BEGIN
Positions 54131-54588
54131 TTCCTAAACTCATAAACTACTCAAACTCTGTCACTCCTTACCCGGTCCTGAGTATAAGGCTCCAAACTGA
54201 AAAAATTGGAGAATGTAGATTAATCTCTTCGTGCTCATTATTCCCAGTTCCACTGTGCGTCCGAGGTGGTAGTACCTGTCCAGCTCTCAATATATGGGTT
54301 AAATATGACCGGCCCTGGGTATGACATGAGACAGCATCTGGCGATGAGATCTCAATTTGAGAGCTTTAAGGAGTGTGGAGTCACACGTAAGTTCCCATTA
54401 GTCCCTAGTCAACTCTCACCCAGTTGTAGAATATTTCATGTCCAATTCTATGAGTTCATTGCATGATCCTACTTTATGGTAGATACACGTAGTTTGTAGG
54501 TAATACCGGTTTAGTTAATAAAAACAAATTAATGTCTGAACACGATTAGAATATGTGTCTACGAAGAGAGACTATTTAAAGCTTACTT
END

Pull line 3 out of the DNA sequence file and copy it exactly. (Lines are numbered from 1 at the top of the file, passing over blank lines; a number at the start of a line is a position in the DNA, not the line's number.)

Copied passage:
54201 AAAAATTGGAGAATGTAGATTAATCTCTTCGTGCTCATTATTCCCAGTTCCACTGTGCGTCCGAGGTGGTAGTACCTGTCCAGCTCTCAATATATGGGTT